Peter Sellers, Maggie Smith, David Niven, Peter Falk, Eileen Brennan, Elsa Lanchester, James Coco, Truman Capote, Nancy Walker, Estelle Winwood, James Cromwell and Alec Guinness. Honestly, do I need to say more? Murder by Death is a parody film written by Neil Simon. Set in a Victorian gothic mansion, the five greatest living detectives come together for “Dinner and a Murder”. When this film came out in 1976, the main attraction was seeing Truman Capote acting. Once that novelty faded away, the movie became more or less forgotten. With this stellar cast (who have a total of 18 Oscar nominations and four wins between them) and the impeccable writing, it is amazing that this film does not have a cult following. The sheer number of classic one-liners that have found a way into my lexicon is astounding and, let’s face it, kind of disturbing.
–Ariadne Ansbro


George Bell: Sexy Beast (2000)

I never see or hear anyone talking about Sexy Beast, which is a sad state of affairs. Ben Kingsley plays Don Logan, a gangster trying to persuade a former colleague, Gal (Ray Winstone), to do one more job. Kingsley is the reason you should see this film, as his Don Logan is a scary, scary man. His constant berating, and coming close to physically hurting, Gal is at once painful and a joy to watch, mostly due to Kingsley’s portrayal of a complete waste of a human being. It sucks to be Gal, but it’s great to be someone watching it all unfold.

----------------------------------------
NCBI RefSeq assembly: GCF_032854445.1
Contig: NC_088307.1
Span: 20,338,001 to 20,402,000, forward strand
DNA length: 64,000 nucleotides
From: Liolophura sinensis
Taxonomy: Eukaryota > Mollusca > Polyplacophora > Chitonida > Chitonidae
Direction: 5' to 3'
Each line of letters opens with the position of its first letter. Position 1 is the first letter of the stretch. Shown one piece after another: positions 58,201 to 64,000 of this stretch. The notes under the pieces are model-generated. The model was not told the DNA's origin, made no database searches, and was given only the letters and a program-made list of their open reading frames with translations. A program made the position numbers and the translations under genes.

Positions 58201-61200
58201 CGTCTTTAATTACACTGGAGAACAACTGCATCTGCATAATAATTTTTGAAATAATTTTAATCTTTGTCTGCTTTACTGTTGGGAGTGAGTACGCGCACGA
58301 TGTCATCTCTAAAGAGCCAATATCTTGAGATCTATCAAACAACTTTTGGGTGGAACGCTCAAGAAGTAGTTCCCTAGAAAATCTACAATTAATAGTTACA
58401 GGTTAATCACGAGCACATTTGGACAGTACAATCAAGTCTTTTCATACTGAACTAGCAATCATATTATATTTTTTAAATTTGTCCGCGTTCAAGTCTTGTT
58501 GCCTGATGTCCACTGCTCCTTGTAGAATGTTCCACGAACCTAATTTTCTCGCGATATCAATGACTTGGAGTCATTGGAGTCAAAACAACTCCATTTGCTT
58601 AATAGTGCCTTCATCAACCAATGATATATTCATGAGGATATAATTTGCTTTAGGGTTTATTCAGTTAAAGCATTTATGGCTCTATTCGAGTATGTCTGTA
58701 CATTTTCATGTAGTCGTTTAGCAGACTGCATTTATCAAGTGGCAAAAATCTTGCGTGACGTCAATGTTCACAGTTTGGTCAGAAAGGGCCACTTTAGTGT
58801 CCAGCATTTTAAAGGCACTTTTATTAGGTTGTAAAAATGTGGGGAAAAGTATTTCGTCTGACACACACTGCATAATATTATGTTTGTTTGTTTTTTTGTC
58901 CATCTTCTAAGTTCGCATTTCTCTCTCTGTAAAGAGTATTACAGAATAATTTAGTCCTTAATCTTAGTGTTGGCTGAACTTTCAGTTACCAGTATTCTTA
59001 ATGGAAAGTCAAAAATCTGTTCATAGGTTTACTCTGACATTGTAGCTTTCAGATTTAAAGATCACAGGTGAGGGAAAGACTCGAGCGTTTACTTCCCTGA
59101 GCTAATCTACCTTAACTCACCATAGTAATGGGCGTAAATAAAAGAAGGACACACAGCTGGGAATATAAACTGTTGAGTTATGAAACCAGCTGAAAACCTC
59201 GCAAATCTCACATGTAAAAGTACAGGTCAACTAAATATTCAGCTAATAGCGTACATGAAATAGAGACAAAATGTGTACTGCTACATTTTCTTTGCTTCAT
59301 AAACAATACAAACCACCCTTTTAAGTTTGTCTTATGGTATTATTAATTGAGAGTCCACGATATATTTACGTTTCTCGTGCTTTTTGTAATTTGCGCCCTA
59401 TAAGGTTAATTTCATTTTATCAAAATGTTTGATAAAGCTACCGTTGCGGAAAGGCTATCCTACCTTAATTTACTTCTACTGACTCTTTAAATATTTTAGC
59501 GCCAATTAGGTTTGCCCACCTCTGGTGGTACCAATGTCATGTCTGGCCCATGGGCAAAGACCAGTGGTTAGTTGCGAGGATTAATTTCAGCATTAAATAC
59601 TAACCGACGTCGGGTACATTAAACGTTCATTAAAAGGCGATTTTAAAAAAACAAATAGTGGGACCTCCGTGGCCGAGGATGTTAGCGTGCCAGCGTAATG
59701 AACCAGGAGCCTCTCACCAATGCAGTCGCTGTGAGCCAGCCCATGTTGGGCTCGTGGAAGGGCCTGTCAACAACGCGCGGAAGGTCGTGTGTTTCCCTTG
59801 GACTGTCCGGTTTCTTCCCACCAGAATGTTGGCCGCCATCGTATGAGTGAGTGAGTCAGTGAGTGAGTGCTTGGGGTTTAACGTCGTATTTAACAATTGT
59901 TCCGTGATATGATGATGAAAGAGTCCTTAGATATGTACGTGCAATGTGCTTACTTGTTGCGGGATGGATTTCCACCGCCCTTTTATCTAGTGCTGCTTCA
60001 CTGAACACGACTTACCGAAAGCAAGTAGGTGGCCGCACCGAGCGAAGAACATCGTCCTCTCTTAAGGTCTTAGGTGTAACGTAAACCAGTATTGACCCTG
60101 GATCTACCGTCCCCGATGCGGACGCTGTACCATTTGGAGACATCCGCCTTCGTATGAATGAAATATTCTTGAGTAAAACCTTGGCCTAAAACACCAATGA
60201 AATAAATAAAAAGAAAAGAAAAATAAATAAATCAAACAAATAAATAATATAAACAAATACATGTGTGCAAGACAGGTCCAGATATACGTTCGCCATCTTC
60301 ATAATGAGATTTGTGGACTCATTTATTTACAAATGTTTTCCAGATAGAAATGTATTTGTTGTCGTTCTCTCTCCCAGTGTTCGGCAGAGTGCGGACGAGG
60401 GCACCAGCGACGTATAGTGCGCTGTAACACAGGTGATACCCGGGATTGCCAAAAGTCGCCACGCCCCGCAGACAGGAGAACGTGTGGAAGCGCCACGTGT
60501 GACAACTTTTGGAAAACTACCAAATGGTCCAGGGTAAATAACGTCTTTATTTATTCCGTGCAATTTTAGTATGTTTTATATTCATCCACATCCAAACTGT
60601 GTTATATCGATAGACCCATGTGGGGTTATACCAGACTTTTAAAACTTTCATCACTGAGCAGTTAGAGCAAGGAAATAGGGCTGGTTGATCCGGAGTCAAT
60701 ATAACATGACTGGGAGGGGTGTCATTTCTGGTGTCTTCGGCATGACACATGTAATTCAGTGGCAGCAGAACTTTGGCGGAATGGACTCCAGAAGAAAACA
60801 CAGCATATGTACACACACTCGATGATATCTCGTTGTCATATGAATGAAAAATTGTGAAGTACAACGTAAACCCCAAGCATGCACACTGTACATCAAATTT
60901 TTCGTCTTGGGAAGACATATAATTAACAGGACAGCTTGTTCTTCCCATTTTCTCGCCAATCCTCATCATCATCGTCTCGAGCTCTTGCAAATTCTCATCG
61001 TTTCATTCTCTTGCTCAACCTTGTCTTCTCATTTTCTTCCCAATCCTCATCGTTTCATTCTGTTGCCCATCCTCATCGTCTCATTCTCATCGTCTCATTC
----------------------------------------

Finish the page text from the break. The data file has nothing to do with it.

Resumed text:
–George Bell

Sue Shannon: Three Kings (1999)

The best film I think many people have never seen is Three Kings, the David O. Russell film starring Mark Wahlberg, Ice Cube and George Clooney. I’m sure lots of people saw this film, and I often wonder what people who went based on the advertising made of it. I think this film had the worst, as in most misleading, marketing campaign ever. If you watched the trailer, with Mark Wahlberg driving a Humvee on its side and Ice Cube blowing up a cow, you’d think this was a raucous, go-America, wacky war adventure movie. In fact, it is a cynical, thoughtful look at how the United States had no idea what it was getting itself into with the first Iraq war, and how our mission there was misguided and naïve. The themes foreshadowed all of the problems encountered in the United States’ missions that followed in Iraq and Afghanistan. I have a friend who is basically the bastard child of Jon Stewart, Noam Chomsky and Leonard Cohen, and I made him watch this film – he protested from his knowledge of the film from the marketing that clearly it was a pro-America propaganda film and I was missing the ironic message of US superiority. He said “It has a Hollywood ending where America saves the day, right?” As the film was reaching its climax and things were looking dark, he said to me, “No, they’re not going to do that, right?” I said, “What, are you hoping for a Hollywood ending?” He said I was very cruel. Three Kings is a dark, independent David O. Russell film disguised as a Hollywood blockbuster. You should check it out.